enter image description hereenter image description hereenter image description hereenter image description hereDoes anybody know what this tiny wildflower is? It was just 1/4 of an inch across when fully open (about noon). It was fully closed by about 6 o'clock. It has the smaller, oddly shaped leaves, with the stronger veins. (The larger leaves that you are seeing are pachysandra.) It doesn't seem to be very invasive, since I've never seen one before.

This plant is in Norfolk, Virginia, USA. It is in a protected spot just around the west corner of my house, where it receives strong southern afternoon/evening sun.

The original flower here was living under a gutter downspout, and was decimated by a recent downpour. But, I did find the same thing growing nearby after my friend weed-wacked. The leaves and the stems look the same, with the furry edges. Also, I remember that the smaller leaves had an even shape, while the larger ones grew into an asymmetrical shape. Perhaps this pretty wildflower/weed is more common than I thought! I'm going to try and add the new leaf pictures (as requested), now.

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    Hi, welcome to the site. Could you tell us where abouts in the world this is. It helps a lot with identification.
    – AvieRose
    Commented May 19, 2016 at 19:23
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    You beat me to that same comment Avie Rose! You've provided excellent details Diane, which are a great example of how to get help with identification! In addition to location, would you tell us if that pretty flower is in the sun or shade? Most of my pachysandra is in the shade, so I'm wondering if that's the case with this plant. Also, does the flower have a scent? You can just add the extra details into the question, so everything's in the same place. Thanks! Commented May 19, 2016 at 19:37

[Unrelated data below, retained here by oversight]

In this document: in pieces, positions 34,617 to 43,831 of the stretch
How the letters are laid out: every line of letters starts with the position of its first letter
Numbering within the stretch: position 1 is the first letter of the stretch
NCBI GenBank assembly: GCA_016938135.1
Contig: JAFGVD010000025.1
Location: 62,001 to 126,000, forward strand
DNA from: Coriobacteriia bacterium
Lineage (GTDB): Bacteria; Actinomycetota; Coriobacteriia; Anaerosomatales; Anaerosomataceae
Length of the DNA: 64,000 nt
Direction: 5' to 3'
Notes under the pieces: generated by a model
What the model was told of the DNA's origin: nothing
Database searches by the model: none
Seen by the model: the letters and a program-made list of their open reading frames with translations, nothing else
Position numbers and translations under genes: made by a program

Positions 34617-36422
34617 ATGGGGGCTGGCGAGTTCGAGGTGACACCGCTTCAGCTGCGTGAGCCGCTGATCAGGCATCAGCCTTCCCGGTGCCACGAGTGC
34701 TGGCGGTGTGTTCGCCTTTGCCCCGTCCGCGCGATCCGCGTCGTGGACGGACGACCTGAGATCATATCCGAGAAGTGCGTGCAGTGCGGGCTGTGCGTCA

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    Swagin9- Unfortunately, not at this time. Had flooding rain running off the roof that flattened the tiny plant. I will take pictures of the leaves as soon as it recovers.
    – Diane
    Commented May 19, 2016 at 23:55
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    @Brenn- The more I research Cranesbill/ Stork's Bill (as per your suggestion), the more I think that you that you are correct. I am stumped by the dark pink color of the flower petals, but all of the other characteristics are the same. Perhaps this type is so common that nobody ever bothered to post a picture of the tiny flower. Or, maybe one of my migratory birds plante eattheweeds.com/…
    – Diane
    Commented May 23, 2016 at 5:58
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    @ Brenn- "Green Deane’s “Itemized” Plant Profile IDENTIFICATION: Stork’s Bill: Hairy, sticky, sprawling, stems hairy with short white hair and have bright pink five-petaled flowers, in a loose cluster, they often have dark spots on their bases, leaves reddish green, pinnate, fern-like, arranged in two ranks, one on either side of the midrib, to four inches long, seed pod long, shaped a stork bill that bursts open into a spiral when ripe, seeds have little feathery parachutes. Usually ankle high, grows to 12 inches in warmer areas . MAKE SURE THE STEMS ARE HAIRY
    – Diane
    Commented May 23, 2016 at 6:13

1 Answer 1


Wow! I found it! Thank you all for all of your helpful questions and suggestions, which led me to the answer.

Carolina Modiola, Carolina Bristle-mallow, Creeping Mallow, Red-flowered Mallow http://davesgarden.com/guides/pf/showimage/340738/#benter image description here

  • @Brenn- I searched "creeping" wild geranium and found this look-alike. I gather that it is a non-native wildflower/weed, but it's pretty. So, I'm going to leave it alone and let it grow, for now. At least now I know what it is!
    – Diane
    Commented May 23, 2016 at 19:35

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